• Almost a cast of mean characters, right? I did watch the entire film. It was compulsory for that class. To be honest I found it fascinating. To see how far anybody was willing to go. I was actually just out of the Army, and I remembered how “Authority” was played. Made me even more suspicious of Authority. 🙂

      • Dear Brian, thank you for the link, it’s excellent. I agree, Ardif is an amazing artist and I love the conceptual nature of his work, “. . . the desire to bring people into my imagination . . .” I’m looking forward to seeing some of his larger scale work.

    • Merci. C’est juste un petit texte en hommage à un très bel endroit. Notre-Dame pour moi c’est tout, c’est l’ile de la cité, l’ile saint-louis, les quais autour… l’un des plus beaux lieux du monde… Biz

  9. Thanks for sharing these images and your photographs and your previous post…appreciate to see and read your narrative Brian…I visited once…my memory is vague…I can imagine the sorrow people feel…and all that goes along with that…have a joyful day ~ smiles Hedy ☺️🤓

  10. Oh là là that queue! (I’ve queued it once, but it wasn’t quite that bad.) My heart was shattered by this event and I’ve avoided blog posts on Notre Dame. But I wouldn’t miss yours, and I’m not disappointed. Lovely posts, Brian, atmospheric as ever. At least she still lives in photos, millions of them.

    • Queue has become atrocious. Everywhere. The Louvre receives 30,000 visitors a day. 😦
      There will come a time when tickets will be limited and sold at auction.
      About these posts I took the example of another blogger who did not put photos of “after”. Rather I chose images of “before”.
      I am confident it will be rebuilt. Identical. 🙂

      • Mass tourism has become mad. And it has its impacts. The funny thing is that no one admits to being part of it, it’s always everyone else, while the person in question is of course an off the beaten track individualist, amongst thise 29 999 tourists… aargh! Times have changed so much since I worked in tourism and it wasn’t even long ago since I quit (2001-2014). I blame Instagram and other social media! This much travel is damaging to the climate… (Tickets to historic places in Italy need advance booking these days, months in advance. During my Italian summer in 2003, things were sooo different. I’m happy to have those memories pre #yolo-craze…)

      • Totally agree. I understand Dubrovnik is invaded by GOT fans. There was a time, when Saint-Sulpice in Paris was full of Dan Brown fans counting steps to the mystery spots…
        A few people have already asked me if I knew of a nice desert island… care to join us when I find it?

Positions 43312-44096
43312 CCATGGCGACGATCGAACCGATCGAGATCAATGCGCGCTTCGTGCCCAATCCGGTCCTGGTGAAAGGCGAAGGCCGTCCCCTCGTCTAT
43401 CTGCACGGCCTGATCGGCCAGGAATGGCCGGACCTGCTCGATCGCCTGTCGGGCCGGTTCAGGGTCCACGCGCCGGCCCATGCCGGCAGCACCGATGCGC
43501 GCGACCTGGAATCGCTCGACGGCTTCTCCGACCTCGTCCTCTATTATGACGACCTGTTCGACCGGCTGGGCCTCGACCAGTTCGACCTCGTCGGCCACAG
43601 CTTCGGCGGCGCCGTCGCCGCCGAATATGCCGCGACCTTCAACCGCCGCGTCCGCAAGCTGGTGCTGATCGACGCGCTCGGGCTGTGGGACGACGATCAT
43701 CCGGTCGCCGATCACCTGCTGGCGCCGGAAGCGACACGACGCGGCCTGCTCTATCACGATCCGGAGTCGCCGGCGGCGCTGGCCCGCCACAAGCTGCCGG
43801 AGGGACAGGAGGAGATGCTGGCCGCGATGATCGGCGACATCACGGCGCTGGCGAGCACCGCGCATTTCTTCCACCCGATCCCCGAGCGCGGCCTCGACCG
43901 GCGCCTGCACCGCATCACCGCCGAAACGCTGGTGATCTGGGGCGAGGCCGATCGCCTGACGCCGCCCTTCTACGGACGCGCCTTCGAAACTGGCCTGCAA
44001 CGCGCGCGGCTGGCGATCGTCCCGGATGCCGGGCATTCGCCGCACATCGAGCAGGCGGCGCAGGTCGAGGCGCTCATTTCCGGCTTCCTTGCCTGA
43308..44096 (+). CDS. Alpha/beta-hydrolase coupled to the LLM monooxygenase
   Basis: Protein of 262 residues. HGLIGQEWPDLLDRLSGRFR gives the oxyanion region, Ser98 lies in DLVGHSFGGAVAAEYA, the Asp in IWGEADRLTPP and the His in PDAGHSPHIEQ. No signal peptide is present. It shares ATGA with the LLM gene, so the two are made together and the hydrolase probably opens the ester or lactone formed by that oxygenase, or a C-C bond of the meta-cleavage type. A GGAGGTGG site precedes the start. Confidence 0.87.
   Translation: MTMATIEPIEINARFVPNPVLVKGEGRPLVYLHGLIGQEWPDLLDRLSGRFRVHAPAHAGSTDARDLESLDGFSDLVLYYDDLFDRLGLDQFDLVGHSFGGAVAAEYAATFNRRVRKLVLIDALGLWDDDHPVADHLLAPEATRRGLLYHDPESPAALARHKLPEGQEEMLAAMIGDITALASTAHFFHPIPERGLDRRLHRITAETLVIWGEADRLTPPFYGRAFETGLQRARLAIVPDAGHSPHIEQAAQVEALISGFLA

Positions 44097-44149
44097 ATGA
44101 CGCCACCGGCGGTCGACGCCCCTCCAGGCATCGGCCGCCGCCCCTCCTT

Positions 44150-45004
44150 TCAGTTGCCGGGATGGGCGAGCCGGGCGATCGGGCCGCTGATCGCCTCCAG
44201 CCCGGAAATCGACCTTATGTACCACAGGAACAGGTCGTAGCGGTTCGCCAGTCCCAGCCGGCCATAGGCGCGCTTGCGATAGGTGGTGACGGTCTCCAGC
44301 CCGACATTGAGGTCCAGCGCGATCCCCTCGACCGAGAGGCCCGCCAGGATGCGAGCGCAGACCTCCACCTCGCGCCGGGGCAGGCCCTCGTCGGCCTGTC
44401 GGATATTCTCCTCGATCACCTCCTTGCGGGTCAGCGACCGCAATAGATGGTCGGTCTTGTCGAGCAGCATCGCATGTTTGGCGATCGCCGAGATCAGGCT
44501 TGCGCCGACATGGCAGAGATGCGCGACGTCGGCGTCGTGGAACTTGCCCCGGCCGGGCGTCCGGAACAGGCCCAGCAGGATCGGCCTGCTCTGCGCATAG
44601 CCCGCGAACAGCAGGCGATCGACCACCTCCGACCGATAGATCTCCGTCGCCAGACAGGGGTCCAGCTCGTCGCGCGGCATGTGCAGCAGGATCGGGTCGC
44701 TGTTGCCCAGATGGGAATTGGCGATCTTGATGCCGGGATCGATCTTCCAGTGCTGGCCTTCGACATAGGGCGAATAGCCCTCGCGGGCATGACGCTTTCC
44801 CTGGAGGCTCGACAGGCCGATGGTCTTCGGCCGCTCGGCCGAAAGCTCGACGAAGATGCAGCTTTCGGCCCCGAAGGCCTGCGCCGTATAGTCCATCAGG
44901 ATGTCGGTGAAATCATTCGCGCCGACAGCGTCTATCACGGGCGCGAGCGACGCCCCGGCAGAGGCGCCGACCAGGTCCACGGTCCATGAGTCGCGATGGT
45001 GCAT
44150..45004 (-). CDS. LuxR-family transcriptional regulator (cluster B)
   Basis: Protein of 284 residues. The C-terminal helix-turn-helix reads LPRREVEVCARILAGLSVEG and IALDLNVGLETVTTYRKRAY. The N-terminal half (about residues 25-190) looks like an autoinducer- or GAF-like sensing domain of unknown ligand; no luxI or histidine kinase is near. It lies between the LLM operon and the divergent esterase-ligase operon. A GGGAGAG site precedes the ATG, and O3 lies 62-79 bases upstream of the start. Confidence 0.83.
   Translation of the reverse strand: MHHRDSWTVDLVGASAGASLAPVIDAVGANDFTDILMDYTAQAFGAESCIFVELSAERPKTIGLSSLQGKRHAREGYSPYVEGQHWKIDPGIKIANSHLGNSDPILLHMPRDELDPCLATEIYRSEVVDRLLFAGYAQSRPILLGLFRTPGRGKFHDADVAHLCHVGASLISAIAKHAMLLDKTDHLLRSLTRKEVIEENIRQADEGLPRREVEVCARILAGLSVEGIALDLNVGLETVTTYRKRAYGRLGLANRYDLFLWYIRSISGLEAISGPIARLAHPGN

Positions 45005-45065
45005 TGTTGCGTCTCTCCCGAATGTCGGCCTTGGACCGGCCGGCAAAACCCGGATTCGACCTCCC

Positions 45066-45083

(And as an afterthought, I did my first flight age 6 months on a DC3 from Karachi to Paris, via Teheran, Beyrouth, Rome… Flight took three days, and airlines made money… Mysterious.)

    • Thank you Jane. Oh, it will happen. Beauvais, Reims, Nantes and others have. Now, ‘Efficiently’ is the big question. As long as they don’t put a pyramid in lieu of the roof, I’ll be ok. 😉
      Thanks for the visit

  11. Fantastic photos of all the detail, Brian. Thank goodness those statues had been removed before the fire happened. So fortuitous. 👏🏻 Thanks for all the interesting facts. The renovations are going to be really interesting.

    • Thank you. The more diffusion the better. Nonsense will be defeated. (J’espère!) Good news: the latest poll put 54% of French in favour of an identical reconstruction. Which is very good. Fingers crossed.

  12. The famous Notre Dame fossils. I’ve heard of those. You did a great job with photoshop, removing the wire mesh. I spent two weeks in France but I have never been to Paris, so I greatly appreciate this in-depth examination of the cathedral. Thanks for collecting from multiple sources to give us a good sense of that part of the structure. Also what the what? Found the book in a gutter! What a treasure!

      • St. Victor la Coste, in Provence. I flew into Marceille, took the train to Avignon, then was picked up by an organization to promote French heritage. It is a brilliant program that teaches volunteers to build stone walls in the medieval methods, then rebuilds French historic sites. So I got to rebuild part of the walls of the castilla in St. Victor. Spent the whole two weeks working my ass off to rebuild the castle, with a couple of field trips to Avignon and Arles. Ah, memories….. 🙂

      • You don’t say? One my brothers retired a bit up north, halfway to Montélimar.
        Thank you for rebuilding our heritage. 😉
        I noticed you were but a few miles from Chateauneuf-du-Pape… A great wine. I hope you had some during your stay.

      • Are you French, then? We were restricted to travel by foot, or else hitchiking (which we did!). On our time off we walked to the Roman ruins at Gaujac, to Connaux, and to Lirac, but that’s as far as we got. We tasted some wonderful wines from there (Lirac particularly, if my memory is correct?) but not as far as Chateauneuf-du-Pape. We shipped as many bottles of “olive oil” home through the mail that we could afford. 😉 The organization is called La Sabranenque, and I’ve fantasized about going back to work for another two weeks.

      • Also I wanted to say, the wine in that region was excellent. The enormous vessels of table wine brought out for lunch and dinner was some of the best wine I’ve tasted.